The comedian Louis CK has a routine about how everything is amazing, and no-one is happy. It’s a rant about how quickly we become used to the technological marvels that permeate our society, and how quickly we take them for granted. When the high-speed internet on our long-distance flight goes wrong, our sense of entitlement to something that we didn’t even know existed 10 minutes before kicks in.
Everything is amazing, and no-one’s happy.
Since hearing that routine, I’ve tried to keep an eye out for these amazing moments that we take for granted. When we flew to Australia to watch the Ashes in December 2010, and it took a gruelling 24 hours, I thought about the sea voyages that the cricket teams of the 1900s took between Australia and England – voyages that took well over a month. When I was struggling with the 3G signal on my phone in Melbourne, I thought about how I was using a pocket-sized computer to access a world-wide information network that was reaching out to the other side of the planet to programme in a recording on my satellite TV box of the highlights of the match that I’d just watched in Melbourne. If it took a couple of attempts, so be it!
Today’s “everything’s amazing” moment came when I was on the bus coming back from doing a bit of shopping in the centre of Leicester. The bus got stuck in traffic just outside the Highcross shopping centre for about 20 minutes, so I pulled out my phone, fired up the Kindle app, downloaded the book I’m currently reading (The Shining Girls, by Lauren Beukes) and carried on reading from where I’d left off the previous evening – my Kindle had uploaded my latest page read to Amazon’s servers, so I didn’t even have to flick through to find my place: the book automatically opened right where I’d left it.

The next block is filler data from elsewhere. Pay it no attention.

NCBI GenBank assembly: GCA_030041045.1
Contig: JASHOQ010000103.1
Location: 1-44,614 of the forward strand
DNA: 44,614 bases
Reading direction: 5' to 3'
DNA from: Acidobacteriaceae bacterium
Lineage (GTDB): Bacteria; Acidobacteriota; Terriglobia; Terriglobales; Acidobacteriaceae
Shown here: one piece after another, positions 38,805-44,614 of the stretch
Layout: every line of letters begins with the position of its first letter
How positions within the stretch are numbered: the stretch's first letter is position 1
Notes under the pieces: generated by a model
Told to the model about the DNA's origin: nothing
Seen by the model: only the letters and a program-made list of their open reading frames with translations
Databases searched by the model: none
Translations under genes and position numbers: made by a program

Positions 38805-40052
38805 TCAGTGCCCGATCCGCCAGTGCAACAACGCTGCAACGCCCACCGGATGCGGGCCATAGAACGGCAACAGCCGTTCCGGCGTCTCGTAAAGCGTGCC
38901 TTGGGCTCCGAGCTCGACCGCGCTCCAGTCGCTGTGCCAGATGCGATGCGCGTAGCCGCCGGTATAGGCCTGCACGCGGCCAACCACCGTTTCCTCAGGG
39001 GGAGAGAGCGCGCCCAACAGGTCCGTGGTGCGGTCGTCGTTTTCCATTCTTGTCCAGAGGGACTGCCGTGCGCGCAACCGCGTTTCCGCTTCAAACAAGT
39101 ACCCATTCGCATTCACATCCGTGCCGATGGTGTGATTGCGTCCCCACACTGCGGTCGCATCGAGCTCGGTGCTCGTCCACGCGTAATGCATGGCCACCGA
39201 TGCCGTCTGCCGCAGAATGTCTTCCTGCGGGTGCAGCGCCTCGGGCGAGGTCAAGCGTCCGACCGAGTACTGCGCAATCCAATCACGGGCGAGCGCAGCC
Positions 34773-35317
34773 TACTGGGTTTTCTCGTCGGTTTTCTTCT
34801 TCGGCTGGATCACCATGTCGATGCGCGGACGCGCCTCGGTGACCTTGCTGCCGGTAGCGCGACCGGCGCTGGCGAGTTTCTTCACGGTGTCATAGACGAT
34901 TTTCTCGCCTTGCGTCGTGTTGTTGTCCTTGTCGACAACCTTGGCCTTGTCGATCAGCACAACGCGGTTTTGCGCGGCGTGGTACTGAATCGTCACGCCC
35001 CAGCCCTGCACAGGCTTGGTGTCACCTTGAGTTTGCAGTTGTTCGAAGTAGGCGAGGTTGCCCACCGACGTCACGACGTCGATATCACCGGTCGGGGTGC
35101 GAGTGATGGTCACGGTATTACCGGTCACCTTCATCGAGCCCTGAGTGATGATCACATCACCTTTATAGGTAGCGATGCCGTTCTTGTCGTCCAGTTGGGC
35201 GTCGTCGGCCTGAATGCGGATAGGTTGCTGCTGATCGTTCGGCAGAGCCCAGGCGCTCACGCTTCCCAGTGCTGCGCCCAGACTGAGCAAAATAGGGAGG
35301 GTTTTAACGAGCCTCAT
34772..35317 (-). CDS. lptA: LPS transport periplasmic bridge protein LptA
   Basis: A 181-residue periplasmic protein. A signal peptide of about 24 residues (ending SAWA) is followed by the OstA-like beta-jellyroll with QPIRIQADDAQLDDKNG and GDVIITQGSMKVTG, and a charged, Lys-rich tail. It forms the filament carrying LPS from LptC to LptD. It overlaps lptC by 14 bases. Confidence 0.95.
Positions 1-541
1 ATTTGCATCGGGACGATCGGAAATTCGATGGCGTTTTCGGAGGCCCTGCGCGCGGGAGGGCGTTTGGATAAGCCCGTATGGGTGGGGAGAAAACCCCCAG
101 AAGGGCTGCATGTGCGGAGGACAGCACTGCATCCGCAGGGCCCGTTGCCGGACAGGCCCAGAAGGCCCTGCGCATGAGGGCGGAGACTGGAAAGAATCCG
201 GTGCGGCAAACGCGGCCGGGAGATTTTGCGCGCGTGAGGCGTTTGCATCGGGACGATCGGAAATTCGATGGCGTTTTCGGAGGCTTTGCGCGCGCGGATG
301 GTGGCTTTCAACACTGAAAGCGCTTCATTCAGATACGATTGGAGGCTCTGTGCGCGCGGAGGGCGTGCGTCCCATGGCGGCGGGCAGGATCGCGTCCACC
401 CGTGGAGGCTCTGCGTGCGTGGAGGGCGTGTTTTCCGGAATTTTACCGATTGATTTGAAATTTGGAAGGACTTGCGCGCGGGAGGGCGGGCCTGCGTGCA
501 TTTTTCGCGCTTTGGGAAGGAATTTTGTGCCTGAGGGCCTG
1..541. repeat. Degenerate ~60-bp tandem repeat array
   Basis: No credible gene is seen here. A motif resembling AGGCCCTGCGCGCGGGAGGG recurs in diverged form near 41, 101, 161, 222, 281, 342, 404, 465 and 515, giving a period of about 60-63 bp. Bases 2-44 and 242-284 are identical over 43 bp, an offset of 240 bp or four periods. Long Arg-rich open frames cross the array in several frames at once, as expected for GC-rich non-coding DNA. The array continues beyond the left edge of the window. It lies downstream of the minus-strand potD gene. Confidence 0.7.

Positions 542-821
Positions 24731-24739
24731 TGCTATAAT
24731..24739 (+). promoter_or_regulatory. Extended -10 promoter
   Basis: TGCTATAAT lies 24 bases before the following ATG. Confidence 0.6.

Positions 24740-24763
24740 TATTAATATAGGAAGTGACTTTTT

It was a good reminder for me of the benefits of ebooks at a time when I’m having to give away dozens upon dozens of my old paper books. It’s been a bit of a wrench at times, made slightly more bearable when people in the office have taken them off my hands – it feels less like I’m abandoning my books if I’ve found them a new home.
But as amazing as ebooks are, my book giveaway has highlighted one way in which they’re completely lacking – when I’ve finished with a paper book, when I need to make some space, I can give it to someone else, and that person can enjoy it, and perhaps pass it on to someone else. You can’t do that with an ebook. You can’t say “this ebook is amazing, here, read it” to a friend.
That’s right. Ebooks are amazing, and I’m still not happy. Sorry, Louis.